If the Mean Value Theorem can be applied, find all values of c in the open interval (a, b) such that  `f'(c)=(f(b)-f(a))/(b-a)`  .   1.   `f(x) =sqrt(1-x)`        [-8,1]

lemjay | Certified Educator

First, we have to determine if the function is continuous on the given interval [-8,1]. To do so, let's determine the domain of f(x). Since it is a radical function, we have to refer to the properties of square root. In square root, negative numbers are not allowed inside it. So, set the radicand greater than or equal to zero.

`1-x>=0`

`-x>=-1`

`x<=1`

Hence, the domain of f(x) is `(-oo,1]` .

Since the given interval falls within the domain of f(x), then

`f(x)=sqrt(1-x)`

is continuous on the interval [-8,1].

Thus, we can apply the Mean Value Theorem to solve for c on the open interval (-8,1).

To solve for c, apply the formula

`f'(c)=(f(b)-f(a))/(b-a)`

Take note that the right side refers to the slope of the line connecting the end values of the interval. This line is called as secant line.

And for the left side, it is the slope of the line that is tangent to the graph of f(x) at x=c.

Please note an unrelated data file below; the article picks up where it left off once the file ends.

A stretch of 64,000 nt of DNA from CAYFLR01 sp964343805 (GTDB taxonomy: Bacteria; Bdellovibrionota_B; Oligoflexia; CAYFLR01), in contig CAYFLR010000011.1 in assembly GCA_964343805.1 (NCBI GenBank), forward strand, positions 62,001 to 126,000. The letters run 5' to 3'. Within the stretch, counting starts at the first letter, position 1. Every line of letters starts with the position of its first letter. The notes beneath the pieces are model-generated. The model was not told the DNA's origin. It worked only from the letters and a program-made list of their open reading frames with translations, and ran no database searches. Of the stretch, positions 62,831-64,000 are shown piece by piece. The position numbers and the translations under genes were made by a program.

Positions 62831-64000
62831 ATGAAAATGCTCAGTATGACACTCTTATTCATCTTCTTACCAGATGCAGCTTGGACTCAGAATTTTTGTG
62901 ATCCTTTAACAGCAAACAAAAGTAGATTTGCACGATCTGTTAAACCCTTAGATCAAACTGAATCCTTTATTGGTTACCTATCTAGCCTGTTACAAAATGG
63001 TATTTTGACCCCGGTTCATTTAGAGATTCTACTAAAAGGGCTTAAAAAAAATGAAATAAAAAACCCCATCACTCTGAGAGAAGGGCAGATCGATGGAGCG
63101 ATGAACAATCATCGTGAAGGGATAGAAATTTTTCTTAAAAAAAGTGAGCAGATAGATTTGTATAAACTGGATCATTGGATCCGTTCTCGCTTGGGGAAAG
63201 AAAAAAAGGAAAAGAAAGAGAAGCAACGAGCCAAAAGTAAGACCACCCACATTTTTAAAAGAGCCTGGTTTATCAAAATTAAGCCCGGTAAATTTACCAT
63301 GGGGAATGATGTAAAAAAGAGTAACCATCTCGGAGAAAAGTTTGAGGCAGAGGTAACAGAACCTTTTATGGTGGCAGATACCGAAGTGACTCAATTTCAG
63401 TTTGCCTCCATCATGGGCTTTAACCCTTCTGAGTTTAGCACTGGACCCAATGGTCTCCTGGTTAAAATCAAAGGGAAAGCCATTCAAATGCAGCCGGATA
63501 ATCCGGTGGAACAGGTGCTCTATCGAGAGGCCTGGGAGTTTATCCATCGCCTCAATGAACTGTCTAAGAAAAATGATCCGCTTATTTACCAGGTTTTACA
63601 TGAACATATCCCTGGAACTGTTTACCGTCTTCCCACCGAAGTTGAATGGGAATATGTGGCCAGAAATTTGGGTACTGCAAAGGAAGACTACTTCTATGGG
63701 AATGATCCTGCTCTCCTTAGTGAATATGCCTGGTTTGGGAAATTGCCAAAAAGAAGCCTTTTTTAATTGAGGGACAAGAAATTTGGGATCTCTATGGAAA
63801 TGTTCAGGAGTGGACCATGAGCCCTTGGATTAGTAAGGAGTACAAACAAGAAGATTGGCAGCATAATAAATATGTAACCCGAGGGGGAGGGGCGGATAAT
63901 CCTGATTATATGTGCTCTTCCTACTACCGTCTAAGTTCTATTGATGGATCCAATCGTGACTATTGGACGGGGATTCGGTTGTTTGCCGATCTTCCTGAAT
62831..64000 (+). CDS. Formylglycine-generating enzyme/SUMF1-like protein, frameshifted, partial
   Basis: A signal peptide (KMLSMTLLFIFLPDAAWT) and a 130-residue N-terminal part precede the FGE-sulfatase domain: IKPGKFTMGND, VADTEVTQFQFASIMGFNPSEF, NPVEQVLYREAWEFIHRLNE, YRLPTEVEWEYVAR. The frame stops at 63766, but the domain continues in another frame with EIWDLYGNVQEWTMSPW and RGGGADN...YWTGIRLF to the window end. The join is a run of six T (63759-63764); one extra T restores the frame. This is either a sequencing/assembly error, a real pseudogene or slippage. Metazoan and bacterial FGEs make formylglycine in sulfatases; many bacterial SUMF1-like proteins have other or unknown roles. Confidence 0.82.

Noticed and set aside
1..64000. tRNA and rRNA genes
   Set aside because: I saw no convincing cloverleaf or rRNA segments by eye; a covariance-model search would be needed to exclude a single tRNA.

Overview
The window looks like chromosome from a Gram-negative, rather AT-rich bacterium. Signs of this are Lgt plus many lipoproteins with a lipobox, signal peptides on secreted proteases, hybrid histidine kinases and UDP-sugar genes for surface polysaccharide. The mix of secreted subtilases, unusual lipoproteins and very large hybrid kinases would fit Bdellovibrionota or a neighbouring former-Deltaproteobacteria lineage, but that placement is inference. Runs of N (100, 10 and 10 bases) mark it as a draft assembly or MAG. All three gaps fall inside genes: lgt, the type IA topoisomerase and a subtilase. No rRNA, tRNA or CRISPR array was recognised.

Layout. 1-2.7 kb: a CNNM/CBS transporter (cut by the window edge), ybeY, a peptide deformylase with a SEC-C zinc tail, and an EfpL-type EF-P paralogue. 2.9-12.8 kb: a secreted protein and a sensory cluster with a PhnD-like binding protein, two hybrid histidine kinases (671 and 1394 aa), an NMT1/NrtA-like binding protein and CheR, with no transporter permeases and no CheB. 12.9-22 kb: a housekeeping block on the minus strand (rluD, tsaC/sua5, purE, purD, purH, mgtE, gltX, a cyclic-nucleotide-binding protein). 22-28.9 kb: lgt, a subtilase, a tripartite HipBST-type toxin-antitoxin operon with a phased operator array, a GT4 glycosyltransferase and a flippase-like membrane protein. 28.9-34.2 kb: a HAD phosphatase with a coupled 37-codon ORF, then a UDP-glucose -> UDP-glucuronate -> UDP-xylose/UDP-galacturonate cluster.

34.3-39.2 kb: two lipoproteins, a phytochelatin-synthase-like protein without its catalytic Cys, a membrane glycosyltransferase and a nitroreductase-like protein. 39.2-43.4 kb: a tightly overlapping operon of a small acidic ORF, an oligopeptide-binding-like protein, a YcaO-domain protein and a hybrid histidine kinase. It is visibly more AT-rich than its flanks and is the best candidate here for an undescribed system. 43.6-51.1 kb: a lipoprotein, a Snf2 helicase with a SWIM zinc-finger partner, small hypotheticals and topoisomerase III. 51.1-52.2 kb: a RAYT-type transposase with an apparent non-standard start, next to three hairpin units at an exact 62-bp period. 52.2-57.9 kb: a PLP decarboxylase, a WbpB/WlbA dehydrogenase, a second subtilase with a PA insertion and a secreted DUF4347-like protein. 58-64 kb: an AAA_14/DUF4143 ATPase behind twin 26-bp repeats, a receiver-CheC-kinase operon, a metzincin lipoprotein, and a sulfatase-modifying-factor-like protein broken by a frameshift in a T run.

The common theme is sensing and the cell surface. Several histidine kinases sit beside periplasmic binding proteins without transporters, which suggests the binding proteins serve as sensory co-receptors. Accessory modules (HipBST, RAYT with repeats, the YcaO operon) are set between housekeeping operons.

So, let's solve for the slope of these two lines.

For the secant line, its slope is:

`m_(SL)=(f(b)-f(a))/(b-a)`

`m_SL=(sqrt(1-1)-sqrt(1-(-8)))/(1-(-8))`

`m_(SL)=(sqrt0-sqrt9)/9`

` ` `m_(SL)=-3/9`

`m_(SL)=-1/3`

For the tangent line, take the derivative of the function.

`m_(TL)=f'(x)`

`m_(TL)=1/2(1-x)^(-1/2)*(-1)`

`m_(TL)=-1/(2sqrt(1-x))`

Since it is tangent at x=c, plug-in this to the derivative.

`m_(TL)=-1/(2sqrt(1-c))`

Then, set the slope of each line equal to each other.

`-1/(2sqrt(1-c))=-1/3`

And isolate c.

`1/(2sqrt(1-c))=1/3`

`3=2sqrt(1-c)`

`3^2=(2sqrt(1-c))^2`

`9=4(1-c)`

`9/4=1-c`

`9/4-1=-c`

`5/4=-c`

`-5/4=c`

So, on the open interval (-8,1), the slope of the secant line connecting the end values of the interval is parallel to the tangent at x=-5/4. Thus, `c=-5/4`   .